CD Sings Jack, Jack, Jack [Remaster] (CD 1270100),
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Sings Jack, Jack, Jack [Remaster]


  • 1. Whole World Is Singing My Song, The
    2. Too Many Times
    3. I Tipped My Hat and Slowly Rode Away
    4. If This Isn't Love
    5. Jack, Jack, Jack (Cu-Tu-Gu-Ru)
    6. Oh! My Achin' Heart
    7. Turntable Song, The
    8. Civilization (Bongo, Bongo, Bongo)
    9. Don't You Love Me Anymore
    10. My Rancho Rio Grande
    11. Shauny O'Shea
    12. Teresa
    13. Hannah in Savannah
    14. Big Brass Band from Brazil
    15. I Wish I Knew the Name (Of the Girl in My Dreams)
    16. Baby Face
    17. Takin' Miss Mary to the Ball
    18. Tea Leaves
    19. You Call Everybody Darling
    20. Cuanto le Gusta (La Parranda)
    21. Lavender Blue (Dilly Dilly)
    22. Strawberry Moon, A (In a Blueberry Sky)
    23. Coca Roca
    24. Cruising Down the River
    25. Corn Belt Symphony, The
    26. Sunflower
    27. Senora
    28. Busy Doing Nothing
    29. Enjoy Yourself
    Read More...
  • Additional Info
    Manufacturer Part Number (MPN): 1074

  • Credits
    Producer
    Engineer

    Personnel: Jack Smith (vocals); The Clark Sisters (vocals); Frank DeVol & His Orchestra, The Jud Conlon Singers.
    Recording information: Los Angeles, CA (08/15/1946-12/28/1949); New York, NY (08/15/1946-12/28/1949).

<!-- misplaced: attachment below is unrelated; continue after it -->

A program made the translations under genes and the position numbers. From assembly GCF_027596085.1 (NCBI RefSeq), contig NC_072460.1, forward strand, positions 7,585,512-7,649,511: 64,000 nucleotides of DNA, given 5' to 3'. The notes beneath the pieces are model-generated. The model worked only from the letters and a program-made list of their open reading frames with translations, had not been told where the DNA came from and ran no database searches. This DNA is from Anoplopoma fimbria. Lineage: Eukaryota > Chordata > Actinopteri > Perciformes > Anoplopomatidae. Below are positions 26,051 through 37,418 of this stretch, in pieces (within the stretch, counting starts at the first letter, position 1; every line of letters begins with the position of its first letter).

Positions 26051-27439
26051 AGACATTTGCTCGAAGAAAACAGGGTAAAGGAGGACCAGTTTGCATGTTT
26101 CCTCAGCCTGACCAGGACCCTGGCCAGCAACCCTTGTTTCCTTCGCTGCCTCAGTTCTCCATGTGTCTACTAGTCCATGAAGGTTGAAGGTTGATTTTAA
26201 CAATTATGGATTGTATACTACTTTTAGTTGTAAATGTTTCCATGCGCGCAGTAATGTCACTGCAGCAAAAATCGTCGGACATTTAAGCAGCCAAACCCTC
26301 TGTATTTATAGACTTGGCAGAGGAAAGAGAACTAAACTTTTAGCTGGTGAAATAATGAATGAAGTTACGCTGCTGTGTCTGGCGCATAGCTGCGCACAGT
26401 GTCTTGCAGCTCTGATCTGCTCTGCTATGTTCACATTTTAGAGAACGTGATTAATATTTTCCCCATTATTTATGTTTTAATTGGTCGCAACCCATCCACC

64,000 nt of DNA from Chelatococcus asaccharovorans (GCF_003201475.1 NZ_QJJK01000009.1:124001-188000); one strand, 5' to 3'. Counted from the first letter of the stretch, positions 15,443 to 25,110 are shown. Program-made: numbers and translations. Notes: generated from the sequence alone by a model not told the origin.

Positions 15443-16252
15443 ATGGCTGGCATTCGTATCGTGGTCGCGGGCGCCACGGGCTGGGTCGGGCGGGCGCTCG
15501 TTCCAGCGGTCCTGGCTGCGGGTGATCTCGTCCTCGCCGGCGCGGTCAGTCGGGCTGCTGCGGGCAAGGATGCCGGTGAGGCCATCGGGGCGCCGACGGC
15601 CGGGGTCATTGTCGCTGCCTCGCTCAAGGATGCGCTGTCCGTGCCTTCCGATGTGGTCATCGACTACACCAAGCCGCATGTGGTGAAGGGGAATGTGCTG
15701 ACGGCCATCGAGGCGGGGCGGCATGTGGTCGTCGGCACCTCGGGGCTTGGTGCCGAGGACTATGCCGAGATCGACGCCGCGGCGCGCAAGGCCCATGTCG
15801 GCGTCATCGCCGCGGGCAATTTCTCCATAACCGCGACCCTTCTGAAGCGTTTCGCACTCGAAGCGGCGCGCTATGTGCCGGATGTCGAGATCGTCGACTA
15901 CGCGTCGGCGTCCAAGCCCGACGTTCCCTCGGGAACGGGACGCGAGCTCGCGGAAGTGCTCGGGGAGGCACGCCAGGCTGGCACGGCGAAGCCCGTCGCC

In 2006, Sepia released a 29-track album of recordings made during the late '40s by wholesome pop vocalist, film actor, and TV personality Jack Smith, who was born in 1918 near Seattle, Washington. Billed for a while as "the man with the smile in his voice," Smith cranked out a series of hit records for Capitol which fairly glow with his rosy personality. Accompanied by studio orchestras under the direction of Earl Sheldon and Frank DeVol, Smith is backed by the Clark Sisters (known for their work with Tommy Dorsey who billed them as the Sentimentalists) and the Crew Chiefs, a group closely associated with Glenn Miller and Tex Beneke. Sepia has assembled most of Smith's significant recordings from the years 1946-1949, some of which charted in the Top Ten. His first hit record was the exciting "Jack, Jack, Jack (Cu-Tu-Gu-Ru)" b/w "Oh! My Achin' Heart." Although today the words to "Civilization (Bongo, Bongo, Bongo)" clearly trivialize the needs of the long-suffering Congolese, Smith's record sold well, even in competition with versions by Louis Prima and Danny Kaye. "Cuanto la Gusta (La Parranda)" further illustrates Smith's ability to succeed with an enjoyable version of a song in competition with other popular artists -- in this case Xavier Cugat and Carmen Miranda with the Andrews Sisters. "Coca Roca" is even wilder, with Smith working himself into a delirious frenzy of ecstatic chatter. Such over-the-top histrionics ultimately emphasize the song's apparent double meaning, and one is moved to ponder exactly what sort of coca the singer indulged in (this would constitute another possible link with La Miranda). Backed with the catchy "Cornbelt Symphony," "Coca Roca" climbed to the Top 15 in the charts. This fine collection of harmless entertainments closes with "Enjoy Yourself (It's Later Than You Think)". Smith recorded his cover only weeks after the primary Decca version was cut by Guy Lombardo & His Royal Canadians. Both renditions are preferable to the Wonder Bread interpretation by Doris Day, who appeared in the 1951 motion picture Moonlight Bay opposite the handsome and personable Jack Smith. It is surprising how much discographical confusion can be generated by a too-common name. Whispering Jack Smith, for example, was a pop singer active in the 1920s and `30s who specialized in numbers like "Me and My Shadow" and "Gimme a Little Kiss." Whistling Jack Smith was an imaginary entity invented by British record producer Noel Walker; following its appearance in 1967, Walker/Smith's "I Was Kaiser Bill's Batman" received enormous airplay on both sides of the Atlantic. Other noteworthy Jack Smiths include a country singer and leader of the band Rockabilly Planet, and a legendary underground filmmaker and performance poet whose archival early-`60s tape recordings and weird soundtrack excerpts have been made available in two volumes on the obscure Table of the Elements label. If, however, you have a hankering for crisply produced late-`40s pop vocals packed with sunshine and enthusiastic stage presence, why then without a doubt this is the Jack Smith for you. ~ arwulf arwulf

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